I built some walls behind the front of the frame and attached some LED string lights on it.

I mounted an 8×10 tintype on a black backing board cut to fit at the bottom of the frame’s walls.

Lights OFF / Lights ON


The next step was to figure out the kind of sensor needed to make the lights come on as a viewer approached the frame. I figured the sensor required would need a range of at least a few meters and be able to return the specific distance to the closest obstructing object. I am not a distance sensor expert so I used the internet to help. In the end, I settled for a Maxsonar EZ0 LV. It’s cheap, it’s got a range of a few meters and it’s got both serial, analog and PWM outputs. I hooked it up to a teensy board and confirmed the sensor was returning appropriate distance values. On the lighting front, I was planning on controlling the brightness of the LED string with the teensy, but since the LED string requires a 12V supply and the teensy outputs only 5V, I used a MOSFET driven by the teensy’s output to modulate the LED’s power supply.

The electronically savvy amongst you will notice that I’m currently using 2 power plugs: a 12V one for the LED and a 5V USB supply for the teensy, which is stupid. I tried to use a voltage regulator to convert the 12V to a 5V supply but somehow it created much noisier reading on the distance sensor… I must have missed a capacitor somewhere. I will try using an Arduino Nano which can take a 12V supply directly.


God, I love the internet!!! I read somewhere that the sensor’s PWM signal was much cleaner so I started with that but I eventually found out that it also is much much slower and wasn’t able to keep up with the rate of change I was looking for. In the end, I used the analog signal and tried to filter it as best I could.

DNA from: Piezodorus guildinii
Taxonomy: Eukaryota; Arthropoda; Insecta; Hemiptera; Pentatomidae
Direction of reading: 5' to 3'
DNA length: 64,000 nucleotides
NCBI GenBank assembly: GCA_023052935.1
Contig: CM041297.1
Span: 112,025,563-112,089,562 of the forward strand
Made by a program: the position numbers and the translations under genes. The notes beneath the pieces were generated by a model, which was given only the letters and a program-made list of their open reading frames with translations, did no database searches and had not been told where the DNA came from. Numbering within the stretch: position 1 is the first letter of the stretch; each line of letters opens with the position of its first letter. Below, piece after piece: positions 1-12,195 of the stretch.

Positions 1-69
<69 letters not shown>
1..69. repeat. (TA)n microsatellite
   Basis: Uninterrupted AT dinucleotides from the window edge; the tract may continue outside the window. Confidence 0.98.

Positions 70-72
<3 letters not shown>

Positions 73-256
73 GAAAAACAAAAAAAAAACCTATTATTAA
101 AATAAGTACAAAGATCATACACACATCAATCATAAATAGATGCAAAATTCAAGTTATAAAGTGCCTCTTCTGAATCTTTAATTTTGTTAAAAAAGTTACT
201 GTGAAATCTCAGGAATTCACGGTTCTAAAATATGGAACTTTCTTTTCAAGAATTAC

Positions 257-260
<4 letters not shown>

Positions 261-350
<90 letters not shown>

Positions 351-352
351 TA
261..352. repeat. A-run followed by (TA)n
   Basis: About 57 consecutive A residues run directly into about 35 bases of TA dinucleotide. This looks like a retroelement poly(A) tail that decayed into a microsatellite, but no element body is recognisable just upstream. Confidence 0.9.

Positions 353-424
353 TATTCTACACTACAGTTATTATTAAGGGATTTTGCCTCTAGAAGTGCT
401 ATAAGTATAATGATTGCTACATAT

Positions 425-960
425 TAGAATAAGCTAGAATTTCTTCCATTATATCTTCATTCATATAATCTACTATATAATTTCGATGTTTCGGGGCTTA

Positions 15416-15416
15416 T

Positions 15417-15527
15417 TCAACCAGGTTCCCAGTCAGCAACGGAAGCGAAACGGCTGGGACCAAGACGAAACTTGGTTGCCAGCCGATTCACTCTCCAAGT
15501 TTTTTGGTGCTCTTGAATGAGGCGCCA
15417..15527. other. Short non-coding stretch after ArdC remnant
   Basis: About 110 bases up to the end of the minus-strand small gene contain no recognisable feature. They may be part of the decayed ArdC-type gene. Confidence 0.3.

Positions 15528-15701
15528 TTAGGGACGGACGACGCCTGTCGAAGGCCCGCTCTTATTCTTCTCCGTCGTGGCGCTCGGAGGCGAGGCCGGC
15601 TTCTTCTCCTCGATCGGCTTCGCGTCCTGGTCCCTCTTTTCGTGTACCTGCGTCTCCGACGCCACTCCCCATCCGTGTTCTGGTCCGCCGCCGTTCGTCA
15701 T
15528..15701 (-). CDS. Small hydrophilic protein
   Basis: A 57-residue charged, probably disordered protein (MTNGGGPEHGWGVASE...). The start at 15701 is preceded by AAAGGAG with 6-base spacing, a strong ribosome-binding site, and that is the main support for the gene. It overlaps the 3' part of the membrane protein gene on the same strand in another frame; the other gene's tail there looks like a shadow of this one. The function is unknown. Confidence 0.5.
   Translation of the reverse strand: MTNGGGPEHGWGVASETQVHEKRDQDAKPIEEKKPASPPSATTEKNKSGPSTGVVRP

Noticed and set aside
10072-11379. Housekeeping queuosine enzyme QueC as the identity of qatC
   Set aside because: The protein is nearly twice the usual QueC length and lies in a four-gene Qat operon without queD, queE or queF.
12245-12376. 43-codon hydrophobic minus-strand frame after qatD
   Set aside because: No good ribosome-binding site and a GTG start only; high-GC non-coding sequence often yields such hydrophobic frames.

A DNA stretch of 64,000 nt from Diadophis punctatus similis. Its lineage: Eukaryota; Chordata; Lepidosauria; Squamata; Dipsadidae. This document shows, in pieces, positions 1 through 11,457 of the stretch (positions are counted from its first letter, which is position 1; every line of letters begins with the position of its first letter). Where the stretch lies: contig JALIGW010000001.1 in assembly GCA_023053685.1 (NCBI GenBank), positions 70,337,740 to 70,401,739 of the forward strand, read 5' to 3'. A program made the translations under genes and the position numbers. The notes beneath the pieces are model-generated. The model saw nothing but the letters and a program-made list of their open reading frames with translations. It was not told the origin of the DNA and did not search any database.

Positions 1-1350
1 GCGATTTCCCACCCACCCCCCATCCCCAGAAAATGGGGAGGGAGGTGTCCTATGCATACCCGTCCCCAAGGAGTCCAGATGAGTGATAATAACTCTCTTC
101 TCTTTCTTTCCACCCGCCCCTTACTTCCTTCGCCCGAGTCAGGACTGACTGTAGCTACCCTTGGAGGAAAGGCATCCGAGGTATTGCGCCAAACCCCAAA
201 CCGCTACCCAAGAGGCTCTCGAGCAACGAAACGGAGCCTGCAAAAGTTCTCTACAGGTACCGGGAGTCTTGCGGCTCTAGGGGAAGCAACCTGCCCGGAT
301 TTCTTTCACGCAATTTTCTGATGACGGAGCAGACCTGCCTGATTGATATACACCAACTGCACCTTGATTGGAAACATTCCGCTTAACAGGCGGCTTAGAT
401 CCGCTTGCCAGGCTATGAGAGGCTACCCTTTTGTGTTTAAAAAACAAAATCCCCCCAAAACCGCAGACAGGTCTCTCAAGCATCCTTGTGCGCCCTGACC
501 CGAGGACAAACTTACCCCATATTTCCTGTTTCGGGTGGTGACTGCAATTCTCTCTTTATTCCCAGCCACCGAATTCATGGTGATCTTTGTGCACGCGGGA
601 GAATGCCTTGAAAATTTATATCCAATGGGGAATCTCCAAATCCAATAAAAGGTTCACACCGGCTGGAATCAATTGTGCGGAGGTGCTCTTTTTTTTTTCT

Using the Analog signal from a Maxsonar LV EZ0 to drive a 
12V LED strip through a MOSFET. 
Take 20 samples, sort and select the median value.

const int anPin = 9;
int anVolt, cm;
const int samples = 20;
int ranges[samples];
int highestReading;

float time;
float previousIntensity;
float maxDist;
float minDist;
int minVal, maxVal;

int mosfetPin = 9;           // the pin that the MOSFET is attached to

void setup()  { 
  // declare pin 9 to be an output:
  pinMode(led, OUTPUT);
  time = 0;
  maxDist = 450;
  minDist = 10;
  minVal = 5;
  maxVal = 255;
  previousIntensity = 0;

void loop(){
  // print time spent since last loop
  time = millis(); 
  // sample sensor value
  for(int i = 0; i < samples ; i++)
    anVolt = analogRead(anPin)/2;
    ranges[i] = anVolt;
  // convert to centimeters
  cm = 2.54 * ranges[samples/2];

  // shape the curve of the result
  float intensity = (cm - minDist)/(maxDist - minDist);
  intensity = 1-constrain(intensity,0,1);
  intensity = intensity*intensity;
  intensity = previousIntensity*.995 + intensity*.005;
  previousIntensity = intensity;

  // set the brightness of pin 9:
  float val= intensity*(maxVal-minVal)+minVal;
  analogWrite(mosfetPin, val);

//Sorting function
void isort(int *a, int n){
// *a is an array pointer function
  for (int i = 1; i < n; ++i)
    int j = a[i];
    int k;
    for (k = i - 1; (k >= 0) && (j < a[k]); k--)
      a[k + 1] = a[k];
    a[k + 1] = j;

Next Steps

Once I get my paws on that Arduino Nano board, I can rework my circuit and get the soldering iron out to make my electronics more permanent. I have also ordered a HC-SR04 Distance Sensor to see how it compares to the Maxsonar in terms of accuracy, speed and noise. Also, I need to make the frame a little bit deeper so the light can spread out a bit further across the image.

Which one is cooler?

The ominous cyclopean look or the cute and friendly Wall-E look?